Academy of Achievement Logo
Achiever Gallery
  The Arts
  Public Service
 + Science & Exploration
  My Role Model
  Recommended Books
  Academy Careers
Keys to Success
Achievement Podcasts
About the Academy
For Teachers

Search the site

Academy Careers


If you like James Watson's story, you might also like:
Elizabeth Blackburn,
Norman Borlaug,
Linda Buck,
Francis Collins,
Stephen Jay Gould,
Susan Hockfield,
Elizabeth Holmes,
Eric Lander,
Robert Langer,
Robert Lefkowitz,
Linus Pauling,
George Rathmann,
John Sulston,
James Thomson,
Bert Vogelstein,
Ian Wilmut,
Edward O. Wilson
and Shinya Yamanaka

Teachers can find prepared lesson plans featuring James Watson in the Achievement Curriculum section:
Frontiers of Medicine

Related Links:
Nobel Prize

Share This Page
  (Maximum 150 characters, 150 left)

James Watson
James Watson
Profile of James Watson Biography of James Watson Interview with James Watson James Watson Photo Gallery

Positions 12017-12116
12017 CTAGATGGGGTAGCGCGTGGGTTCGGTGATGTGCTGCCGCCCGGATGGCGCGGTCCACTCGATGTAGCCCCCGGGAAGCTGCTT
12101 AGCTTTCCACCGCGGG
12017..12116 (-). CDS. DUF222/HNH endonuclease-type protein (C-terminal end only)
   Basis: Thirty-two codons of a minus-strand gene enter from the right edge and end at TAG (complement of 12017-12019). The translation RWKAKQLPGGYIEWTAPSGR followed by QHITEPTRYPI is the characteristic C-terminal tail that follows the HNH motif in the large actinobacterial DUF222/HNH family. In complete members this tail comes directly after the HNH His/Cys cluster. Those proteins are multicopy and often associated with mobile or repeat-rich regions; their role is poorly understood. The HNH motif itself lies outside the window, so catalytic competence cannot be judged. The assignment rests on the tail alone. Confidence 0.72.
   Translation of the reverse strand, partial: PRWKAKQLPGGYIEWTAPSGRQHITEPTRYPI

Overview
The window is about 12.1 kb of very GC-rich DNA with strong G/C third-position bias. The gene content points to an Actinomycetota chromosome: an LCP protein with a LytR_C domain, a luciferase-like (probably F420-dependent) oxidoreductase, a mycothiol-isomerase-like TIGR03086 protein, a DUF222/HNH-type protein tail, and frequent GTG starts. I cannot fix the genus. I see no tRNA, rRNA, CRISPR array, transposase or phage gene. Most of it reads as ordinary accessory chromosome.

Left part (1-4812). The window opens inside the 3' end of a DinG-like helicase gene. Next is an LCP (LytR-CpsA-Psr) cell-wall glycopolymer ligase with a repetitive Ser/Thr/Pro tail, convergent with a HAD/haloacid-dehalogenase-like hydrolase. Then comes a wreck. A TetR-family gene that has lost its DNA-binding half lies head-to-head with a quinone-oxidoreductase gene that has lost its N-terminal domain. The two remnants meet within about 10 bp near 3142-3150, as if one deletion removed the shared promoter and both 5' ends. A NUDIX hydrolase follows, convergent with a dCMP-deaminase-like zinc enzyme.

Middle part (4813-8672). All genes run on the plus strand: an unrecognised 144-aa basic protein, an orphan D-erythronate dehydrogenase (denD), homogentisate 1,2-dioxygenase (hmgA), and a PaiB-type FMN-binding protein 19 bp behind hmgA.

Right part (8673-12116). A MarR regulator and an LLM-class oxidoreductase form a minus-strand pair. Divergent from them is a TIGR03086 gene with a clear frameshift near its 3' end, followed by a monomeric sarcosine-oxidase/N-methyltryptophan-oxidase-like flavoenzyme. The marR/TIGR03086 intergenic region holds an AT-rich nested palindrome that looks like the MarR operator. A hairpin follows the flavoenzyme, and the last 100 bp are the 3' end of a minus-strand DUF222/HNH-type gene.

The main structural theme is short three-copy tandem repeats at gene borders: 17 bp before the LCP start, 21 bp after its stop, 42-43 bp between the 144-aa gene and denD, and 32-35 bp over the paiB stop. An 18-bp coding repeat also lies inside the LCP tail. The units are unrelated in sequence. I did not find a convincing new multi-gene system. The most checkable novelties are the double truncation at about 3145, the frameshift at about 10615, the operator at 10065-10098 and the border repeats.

James Watson Profile

Discoverer of the DNA Molecule

Print James Watson Profile Print Profile

  James Watson

"Francis Crick and I made the discovery of the century, that was pretty clear. We made it, and I guess time has justified people paying all this respect to me in spite of my bad manners."

James Watson was only 25 years old when he and his older colleague, Francis Crick, discovered the structure of deoxyribonucleic acid (DNA) the building block of all life on Earth. Modern biology, and the biotechnology industry it has spawned, would be unthinkable if these two had not determined the structure of the DNA molecule. Their model of this structure -- the double helix -- has become a universal symbol of the scientific profession, and the title of Watson's 1968 best-seller.

Watson and Crick won the Nobel Prize for Physiology and Medicine in 1962, but this was not the end of Watson's career in the public eye. Through his many books, and from lecterns at Cal Tech and Harvard, Watson charged into the heart of scientific controversies. As the long-time Director of the Cold Spring Harbor Laboratory he continued to lead the way in genetic research. From 1988 to 1992, James Watson served as the first Director of the Human Genome Project at the National Institutes of Health, a massive project to decipher the entire genetic code of the human species. He retired from administrative duties at Cold Spring Harbor in 2007.

This page last revised on Oct 25, 2007 12:53 EDT
How To Cite This Page